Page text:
domingo, 14 de novembro de 2004

THE EMPTY THRONE, Charles A. Coulombe

"(..)In a larger sense, restoration is a fear which haunts all republics. The laws of return which barred or bar the heirs of France, Portugal, Italy, Greece, and Austria from even visiting their nations is an eloquent testimony to the fear of the new regimes. This is of course fitting; robbers rarely feel secure in their plunder.

But the issue is more complex than this fact alone. Republics, borne of revolutions, are of their nature destructive. They do not create. Every institution we enjoy in the West to-day stems from Monarchical creation or patronage. Parliaments, government ministries, universities, judiciaries, armies and navies, provincial and civic governments, learned societies and academies --- all of them. Moreover, they cling to remaining or resurrected trappings of Monarchy to give themselves legitimacy.
But it is not only a question of governmental structures. The Church, founded by the legitimate heir of the House of David, is a powerful witness to Monarchy, no matter how many churchmen attack it; whatever they may say, the altar is a throne. Turn your attention to the arts: opera, ballet, classical music, theatre --- all developed under royal protection, and their conventions reflect this. Many an American theatre or opera house has a royal box. The rituals of the hunt were similarly developed, and are carefully followed in the States, France, and other republics. Even the rules of simple etiquette come to us, ultimately, from royal court practice.This makes perfect sense, because man is psychologically Monarchist. He longs to give life and loyalty to something or someone over him almost as much as he wants to take all for himself. Thus the battle between republic and Crown takes place in all of our hearts and minds.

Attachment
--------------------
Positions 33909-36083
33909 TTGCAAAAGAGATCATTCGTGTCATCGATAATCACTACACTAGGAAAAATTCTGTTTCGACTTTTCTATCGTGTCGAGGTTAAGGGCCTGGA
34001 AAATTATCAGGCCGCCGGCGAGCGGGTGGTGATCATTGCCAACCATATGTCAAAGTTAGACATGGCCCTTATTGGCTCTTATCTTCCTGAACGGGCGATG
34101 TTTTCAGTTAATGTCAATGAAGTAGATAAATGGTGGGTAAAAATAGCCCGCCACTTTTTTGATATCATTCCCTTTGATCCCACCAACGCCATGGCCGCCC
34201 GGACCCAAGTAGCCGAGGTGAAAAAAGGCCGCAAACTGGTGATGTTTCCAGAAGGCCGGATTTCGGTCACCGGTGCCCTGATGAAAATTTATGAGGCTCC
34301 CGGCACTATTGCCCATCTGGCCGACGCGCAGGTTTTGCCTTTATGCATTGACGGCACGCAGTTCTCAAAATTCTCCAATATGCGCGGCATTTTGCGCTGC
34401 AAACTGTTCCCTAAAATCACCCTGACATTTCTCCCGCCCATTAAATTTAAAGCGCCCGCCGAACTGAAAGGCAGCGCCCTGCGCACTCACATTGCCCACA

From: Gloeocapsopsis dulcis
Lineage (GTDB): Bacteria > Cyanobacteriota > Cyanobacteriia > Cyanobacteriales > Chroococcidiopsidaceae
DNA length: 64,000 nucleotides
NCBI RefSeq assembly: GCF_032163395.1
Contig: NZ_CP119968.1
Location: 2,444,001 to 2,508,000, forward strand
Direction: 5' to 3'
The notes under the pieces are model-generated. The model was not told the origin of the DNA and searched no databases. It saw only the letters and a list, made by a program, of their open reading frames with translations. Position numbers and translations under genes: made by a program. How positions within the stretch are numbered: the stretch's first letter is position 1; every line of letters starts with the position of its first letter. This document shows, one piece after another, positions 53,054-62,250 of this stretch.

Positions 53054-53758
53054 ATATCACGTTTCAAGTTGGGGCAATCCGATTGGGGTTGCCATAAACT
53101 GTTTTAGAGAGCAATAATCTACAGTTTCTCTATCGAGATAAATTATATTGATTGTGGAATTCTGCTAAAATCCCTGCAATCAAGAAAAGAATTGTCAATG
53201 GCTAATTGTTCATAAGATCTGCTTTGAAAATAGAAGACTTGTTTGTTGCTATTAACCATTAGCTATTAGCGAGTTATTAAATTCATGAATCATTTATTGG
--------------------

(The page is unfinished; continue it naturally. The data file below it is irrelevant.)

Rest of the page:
As most of my readers will know, The Lord of the Rings is doing quite well at the box office. Like its literary progenitor, it is a Monarchist work. A friend of a friend (here in republican Hollywood) said, after seeing it:

"At first, I was really uncomfortable with all that King stuff. But afterwards, I thought maybe it was me and the modern view that was wrong."

If such a conversion is possible in Tinsel Town, where else may it not occur?For the fact is that as long as the human spirit remains itself, there will always be hope for restoration. The last Monarchist will die when the last human being does. And so, if any of my readers are discouraged, let them take comfort from this short poem, featured in the Lord of the Rings:

All that is gold does not glitter,
Not all those who wander are lost;
The old that is strong does not wither,
Deep roots are not touched y the frost.
From the ashes a fire shall be woken,
A light from the shadows shall spring;
Renewed shall bee blade that was broken,
The crownless again shall be king.
Be assured: some day, the thrones will be filled."

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